Permission marketing is marketing centered around gaining a customer’s consent to receive information from you and building an ongoing relationship. The opposite of permission marketing would be interruptive marketing. TV ads are interruptive marketing. We didn’t ask to watch them and most of the time they are irrelevant to our needs or desires. TV ads can, however, venture into permission marketing by placing an 800 number or email address in their ads and asking viewers to “raise their hand” for a special giveaway.
Permission marketing occurs offline with the example of the TV ad and also billboards, direct mail, and magazine ads, as well as online. As long as there is a call to action that requires the reader or viewer to do something to raise their hand and ask you to send them information, that is permission.
Here are 10 questions that I took directly from the book to use in evaluating your own permission marketing program.
- What’s the bait? Yep, that one’s pretty self-explanatory, but there are a couple of things to keep in mind. There needs to be a benefit to the subscriber and the more valuable that benefit, the more likely you’ll get a higher number of subscribers. It should be easy to describe. The bait should complement your current products and services. For example, if you sell sunscreen, you shouldn’t offer a video on how to survive Alaska winters. Bait can be a prize, coupon, entertainment, membership to a club, or information on an interesting subject.
- What does an incremental permission cost? How much does it cost to get one person signed up? If you run an ad, this is calculated by dividing the cost of the ad by the number expected to sign up. After the ad runs, you can recalculate this to get actual cost. For online and direct mail, it’s an analysis of media costs divided by permission. Permission does cost something and figuring out its worth is important in maximizing your return on investment.
- How deep is the permission that’s granted? Make it clear what someone is signing up for. If by signing up for your free report they are subscribed to your monthly newsletter, be sure they know that. However, six months later if you decide to start emailing a daily quote, they did not sign up for that and have not given you permission. You can ask for it, but you can’t assume that you have permission to go from monthly newsletters to daily quotes.
- How much does increment frequency cost? In other words, how much does it cost to send one marketing message to one person? Email will cost fractions of a penny when you take into account the cost of your email marketing program and the Virtual Assistant that makes it happen. Direct mail could cost between 30 cents and $2.
- What’s the active response rate to communications? How many people write back or take action on your message? What can you do to improve that and make your message more relevant?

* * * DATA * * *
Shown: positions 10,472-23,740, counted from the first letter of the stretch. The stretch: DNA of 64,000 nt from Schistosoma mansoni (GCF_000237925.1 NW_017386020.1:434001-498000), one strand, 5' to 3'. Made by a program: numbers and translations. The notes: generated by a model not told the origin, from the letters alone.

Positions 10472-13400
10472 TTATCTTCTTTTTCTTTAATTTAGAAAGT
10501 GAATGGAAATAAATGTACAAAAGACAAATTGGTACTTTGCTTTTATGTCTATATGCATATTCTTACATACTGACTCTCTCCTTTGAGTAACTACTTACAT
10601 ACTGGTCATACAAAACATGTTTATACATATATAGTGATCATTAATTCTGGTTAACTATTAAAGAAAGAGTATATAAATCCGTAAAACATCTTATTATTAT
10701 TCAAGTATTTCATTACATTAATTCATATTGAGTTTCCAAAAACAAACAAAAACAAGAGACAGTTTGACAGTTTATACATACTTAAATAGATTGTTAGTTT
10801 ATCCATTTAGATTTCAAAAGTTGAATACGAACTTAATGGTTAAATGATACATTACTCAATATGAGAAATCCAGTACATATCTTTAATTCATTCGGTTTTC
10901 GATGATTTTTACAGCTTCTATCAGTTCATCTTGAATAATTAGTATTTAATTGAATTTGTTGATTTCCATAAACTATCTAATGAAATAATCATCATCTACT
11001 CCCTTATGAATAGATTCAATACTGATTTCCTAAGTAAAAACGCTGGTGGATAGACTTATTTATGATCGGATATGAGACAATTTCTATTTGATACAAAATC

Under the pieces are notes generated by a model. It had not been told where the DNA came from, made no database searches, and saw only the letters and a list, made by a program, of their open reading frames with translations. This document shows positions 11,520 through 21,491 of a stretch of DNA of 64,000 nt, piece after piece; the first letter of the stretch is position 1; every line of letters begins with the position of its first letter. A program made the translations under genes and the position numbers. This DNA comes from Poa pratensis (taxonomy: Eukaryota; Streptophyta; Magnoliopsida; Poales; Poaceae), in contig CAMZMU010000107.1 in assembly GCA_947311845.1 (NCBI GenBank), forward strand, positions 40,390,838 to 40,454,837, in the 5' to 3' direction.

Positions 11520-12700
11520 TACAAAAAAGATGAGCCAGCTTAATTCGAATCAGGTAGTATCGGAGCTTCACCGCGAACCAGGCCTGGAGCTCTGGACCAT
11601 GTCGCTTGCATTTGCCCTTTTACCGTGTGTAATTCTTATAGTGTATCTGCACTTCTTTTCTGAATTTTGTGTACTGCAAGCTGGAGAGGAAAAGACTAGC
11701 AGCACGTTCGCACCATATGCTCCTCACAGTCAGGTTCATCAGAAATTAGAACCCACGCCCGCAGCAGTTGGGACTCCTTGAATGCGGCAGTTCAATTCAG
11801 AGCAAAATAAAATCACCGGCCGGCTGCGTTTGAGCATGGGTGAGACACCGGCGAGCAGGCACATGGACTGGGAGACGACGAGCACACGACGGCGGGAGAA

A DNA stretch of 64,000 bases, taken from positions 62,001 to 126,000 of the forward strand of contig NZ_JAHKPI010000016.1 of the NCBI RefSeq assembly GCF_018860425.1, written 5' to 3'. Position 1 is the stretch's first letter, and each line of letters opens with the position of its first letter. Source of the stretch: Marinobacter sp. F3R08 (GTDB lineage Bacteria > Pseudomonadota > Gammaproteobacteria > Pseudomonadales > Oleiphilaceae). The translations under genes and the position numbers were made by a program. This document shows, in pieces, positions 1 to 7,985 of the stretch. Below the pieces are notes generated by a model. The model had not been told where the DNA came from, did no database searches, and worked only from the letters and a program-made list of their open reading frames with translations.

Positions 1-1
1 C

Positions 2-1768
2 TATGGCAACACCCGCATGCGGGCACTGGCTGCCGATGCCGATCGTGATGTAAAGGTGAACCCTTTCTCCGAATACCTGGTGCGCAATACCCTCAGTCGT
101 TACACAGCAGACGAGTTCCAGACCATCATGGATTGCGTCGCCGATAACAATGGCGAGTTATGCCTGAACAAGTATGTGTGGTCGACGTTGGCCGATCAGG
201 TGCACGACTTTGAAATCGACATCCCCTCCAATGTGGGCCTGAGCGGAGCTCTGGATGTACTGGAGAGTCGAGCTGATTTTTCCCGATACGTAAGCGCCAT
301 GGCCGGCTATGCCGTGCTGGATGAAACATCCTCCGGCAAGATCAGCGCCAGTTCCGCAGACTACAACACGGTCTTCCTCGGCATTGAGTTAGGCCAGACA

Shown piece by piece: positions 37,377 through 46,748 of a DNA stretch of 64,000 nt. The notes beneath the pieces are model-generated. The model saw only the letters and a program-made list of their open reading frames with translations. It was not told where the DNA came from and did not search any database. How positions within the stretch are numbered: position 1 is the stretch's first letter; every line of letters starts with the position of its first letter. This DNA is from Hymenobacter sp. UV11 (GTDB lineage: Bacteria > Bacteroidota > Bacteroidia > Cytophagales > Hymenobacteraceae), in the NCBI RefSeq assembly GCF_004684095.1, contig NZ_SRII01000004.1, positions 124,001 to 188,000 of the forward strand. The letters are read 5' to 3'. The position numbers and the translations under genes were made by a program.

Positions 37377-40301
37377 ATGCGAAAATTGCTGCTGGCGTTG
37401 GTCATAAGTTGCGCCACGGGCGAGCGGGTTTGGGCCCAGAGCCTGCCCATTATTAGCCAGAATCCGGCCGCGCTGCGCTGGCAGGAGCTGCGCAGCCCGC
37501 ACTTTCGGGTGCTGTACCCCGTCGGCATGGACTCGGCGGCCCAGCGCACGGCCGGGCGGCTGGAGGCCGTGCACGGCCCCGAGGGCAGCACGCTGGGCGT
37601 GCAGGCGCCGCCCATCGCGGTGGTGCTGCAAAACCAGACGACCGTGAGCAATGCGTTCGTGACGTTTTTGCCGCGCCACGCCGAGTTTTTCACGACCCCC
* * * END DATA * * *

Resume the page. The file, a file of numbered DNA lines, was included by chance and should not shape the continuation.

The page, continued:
- What are the issues regarding compression? In other words, what do you do when someone’s interest starts to diminish? Do you have the ability to increase the bait to regain their attention? The book gave a great example of a frequent fliers club. If a consumer’s flying habits started to taper off, indicating they might be flying with another airline, this would be a great opportunity to offer additional rewards to re-engage their business. It costs less to keep current clients than it costs to attract new ones.
- Is the company treating the permission as an asset? Just like business owners know their assets, whether it’s money in the bank or inventory on the shelves, you should be aware of how wide and how deep your permission is. Over time the permission asset can be leveraged and increased and if that investment is measured, your ROI can be determined.
- How is the permission being leveraged? Once built, it is possible to leverage your permission. One example I see with my clients is promoting someone else’s call or product that is still relevant to my clients’ audience.
- How is the permission being increased? Amazon is a great example of increasing permission. When you first go to Amazon and buy something they have a little permission and may email you occasionally. As you buy more items using your login, they gain more knowledge and more permission. Somewhere along the lines I opted in to receive daily Kindle specials. Yes, I’m sure I said I wanted them at some point because I do have a Kindle and I do buy quite a few books on it. So I went from receiving maybe a weekly email to a daily email relevant to what interests me.
- What is the expected lifetime of one permission? In the book, Seth asks “What’s the lifetime value of the permission?” And continues, if transient (i.e., tourist attraction), the amount you’re willing to invest should be less than it would be when permission can last a very long time. Marketers win when they convert what’s perceived as short term permission cycle to one that lasts for a much longer period.
So how are you doing with your marketing? Are you taking advantage of the permission granted to you? Are you not leveraging it enough? Would love to hear your thoughts!